- Russia Completes Ratification of WTO Accession; U.S. Congress Delays on PNTR
- August 13, 2012
- Law Firm: Crowell Moring LLP - Washington Office
On July 10, the State Duma ratified Russia's protocol of accession to the World Trade Organization. The Federation Council, the Russian parliament's upper house, passed the measure on July 10, paving the way for signature by President Putin on July 21. With the completion of these steps, Russia will officially become a WTO member on August 22.
However, U.S. businesses, investors, and farmers will not see the full benefit from Russia's membership unless Congress repeals the application to Russia of the Jackson-Vanik Amendment and enables the United States to grant Russia permanent normal trade relations (PNTR). Not only will U.S. firms be unable to take advantage of specific market access and other concessions, they also will find themselves at an immediate disadvantage in competing with firms from other WTO member states.
The Benefits of Accession: Russia's accession offers substantial benefits to foreign exporters, investors, and farmers. Russia will have to implement a number of specific market access commitments, both by lowering bound tariff rates on agricultural and industrial products, and by opening specific services markets to foreign competition. New tariff rates will apply in key sectors including automobiles, civil aircraft, medical devices, and many others. Russia also has committed to join the Information Technology Agreement, which aims to eliminate tariffs on critical IT products. And Russia has committed to opening markets in key services sectors including telecommunications, financial services, and energy services.
Moreover, Russia's accession will mean that Russia is bound by the WTO system of established and enforceable trade rules. Beyond the basic obligations of most favored nation and national treatment, Russia will be required to implement WTO-consistent measures in areas including technical barriers to trade, intellectual property protection, anti-dumping, subsidies, and customs measures. Russia also has taken specific commitments requiring state-owned enterprises to operate on the basis of commercial considerations. The implementation of all these commitments will be subject to binding dispute settlement once Russia becomes a member.
U.S. Firms Disadvantaged: Unless Congress acts to repeal Jackson-Vanik, U.S. companies will only partially benefit from the Russia's accession, and even that benefit will not be assured. While the United States will be entitled to MFN tariff treatment under the terms of an existing bilateral trade agreement, Russia's new commitments on services market access and specific rules will not apply. Russia will be obliged to conform its trade regime to WTO rules, but the U.S. government will not have recourse to the WTO's dispute settlement provisions to compel Russia to implement its commitments.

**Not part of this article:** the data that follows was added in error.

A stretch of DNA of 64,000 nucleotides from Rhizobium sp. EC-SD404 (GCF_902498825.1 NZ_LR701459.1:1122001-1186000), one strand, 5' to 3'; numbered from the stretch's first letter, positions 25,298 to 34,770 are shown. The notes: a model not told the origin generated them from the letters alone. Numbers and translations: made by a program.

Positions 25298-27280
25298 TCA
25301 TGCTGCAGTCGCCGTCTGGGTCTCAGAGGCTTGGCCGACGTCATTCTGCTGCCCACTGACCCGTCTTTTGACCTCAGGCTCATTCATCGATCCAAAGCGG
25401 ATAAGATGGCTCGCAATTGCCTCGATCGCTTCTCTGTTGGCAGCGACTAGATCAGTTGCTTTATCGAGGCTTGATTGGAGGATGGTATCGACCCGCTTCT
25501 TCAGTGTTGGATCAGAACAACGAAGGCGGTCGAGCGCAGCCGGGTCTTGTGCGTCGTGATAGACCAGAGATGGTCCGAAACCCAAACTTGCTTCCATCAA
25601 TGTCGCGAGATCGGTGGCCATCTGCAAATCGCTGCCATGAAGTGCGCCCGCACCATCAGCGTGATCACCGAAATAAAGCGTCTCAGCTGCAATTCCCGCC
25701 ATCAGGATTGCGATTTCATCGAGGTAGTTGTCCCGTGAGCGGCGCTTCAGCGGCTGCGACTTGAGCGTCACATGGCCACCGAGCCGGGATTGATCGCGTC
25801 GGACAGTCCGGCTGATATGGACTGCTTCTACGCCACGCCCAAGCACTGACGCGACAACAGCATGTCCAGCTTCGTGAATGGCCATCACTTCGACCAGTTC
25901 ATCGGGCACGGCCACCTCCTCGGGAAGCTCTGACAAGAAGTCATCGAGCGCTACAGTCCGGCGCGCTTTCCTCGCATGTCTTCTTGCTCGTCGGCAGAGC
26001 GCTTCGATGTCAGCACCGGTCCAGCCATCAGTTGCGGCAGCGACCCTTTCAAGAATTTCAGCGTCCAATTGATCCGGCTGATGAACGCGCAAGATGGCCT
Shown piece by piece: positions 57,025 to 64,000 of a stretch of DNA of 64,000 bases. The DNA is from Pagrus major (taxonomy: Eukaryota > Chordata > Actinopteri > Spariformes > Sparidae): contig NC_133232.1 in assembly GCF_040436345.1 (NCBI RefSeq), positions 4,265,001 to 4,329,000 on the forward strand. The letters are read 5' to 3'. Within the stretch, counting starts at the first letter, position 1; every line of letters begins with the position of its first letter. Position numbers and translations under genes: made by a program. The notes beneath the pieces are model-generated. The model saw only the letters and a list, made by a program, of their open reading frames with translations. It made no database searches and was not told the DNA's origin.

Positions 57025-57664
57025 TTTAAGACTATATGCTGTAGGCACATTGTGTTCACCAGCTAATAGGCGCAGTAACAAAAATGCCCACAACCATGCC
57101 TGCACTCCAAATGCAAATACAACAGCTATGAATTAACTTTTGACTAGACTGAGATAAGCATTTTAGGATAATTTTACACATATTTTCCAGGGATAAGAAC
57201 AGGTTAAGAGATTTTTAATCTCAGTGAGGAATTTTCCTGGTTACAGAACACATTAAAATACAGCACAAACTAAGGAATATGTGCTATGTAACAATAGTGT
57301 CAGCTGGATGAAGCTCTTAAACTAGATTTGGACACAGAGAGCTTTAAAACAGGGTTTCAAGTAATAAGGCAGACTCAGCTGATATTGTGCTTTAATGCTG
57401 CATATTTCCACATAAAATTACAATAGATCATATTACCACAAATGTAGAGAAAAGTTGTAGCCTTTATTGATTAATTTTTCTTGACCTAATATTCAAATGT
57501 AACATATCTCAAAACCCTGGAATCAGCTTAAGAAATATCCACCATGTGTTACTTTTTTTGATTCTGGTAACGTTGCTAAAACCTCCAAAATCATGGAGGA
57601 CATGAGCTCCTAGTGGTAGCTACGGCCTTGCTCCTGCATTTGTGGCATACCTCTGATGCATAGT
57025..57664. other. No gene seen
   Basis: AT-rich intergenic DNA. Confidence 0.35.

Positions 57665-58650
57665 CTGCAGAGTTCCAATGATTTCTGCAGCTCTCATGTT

U.S. companies and investors will find themselves at an immediate disadvantage as their competitors, including China, India, and the European Union, take immediate full advantage of market opening and other benefits that, in many cases, resulted from the efforts of U.S. government negotiators.
Repealing Jackson-Vanik: The White House strongly supports legislation to repeal the application to Russia of Jackson-Vanik. While two key Congressional committees took steps in July to advance legislation to accomplish this objective, the timing of final action on these bills was uncertain as of the end of July. Strong business community support in favor of rapid final votes was balanced by the emergence of opposition from U.S. labor unions. Democratic and Republican lawmakers appeared to share anxiety about casting votes on the Jackson-Vanik issue against the backdrop of controversy over Russia's support of Syria. The dynamics surrounding this issue are further complicated by virtue of proposals linking the repeal of Jackson-Vanik to passage of legislation sanctioning certain Russian officials implicated in the death of Sergei Magnitsky, a prominent whistleblower (the Sergei Magnitsky Rule of Law Accountability Act). Russian officials, including President Putin, have excoriated the Magnitsky Act, which they consider unacceptable meddling in Russia's internal affairs. The Administration opposes the legislation, but is considered likely to accept it if necessary.
Firms that stand to benefit from Russia's accession may wish to urge their Senators and Representatives to take immediate action to repeal Jackson-Vanik. Failure to do so does not penalize Russia; rather, it disadvantages America by making U.S. firms less competitive in the Russian market and by depriving them of essential tools available to their foreign competitors. Beyond assistance with the immediate fight over Jackson-Vanik, our professionals can assist companies and trade associations in navigating the myriad implications of Russia's WTO accession for their business activities, and ensuring that they get in practice the advantages to which they are entitled.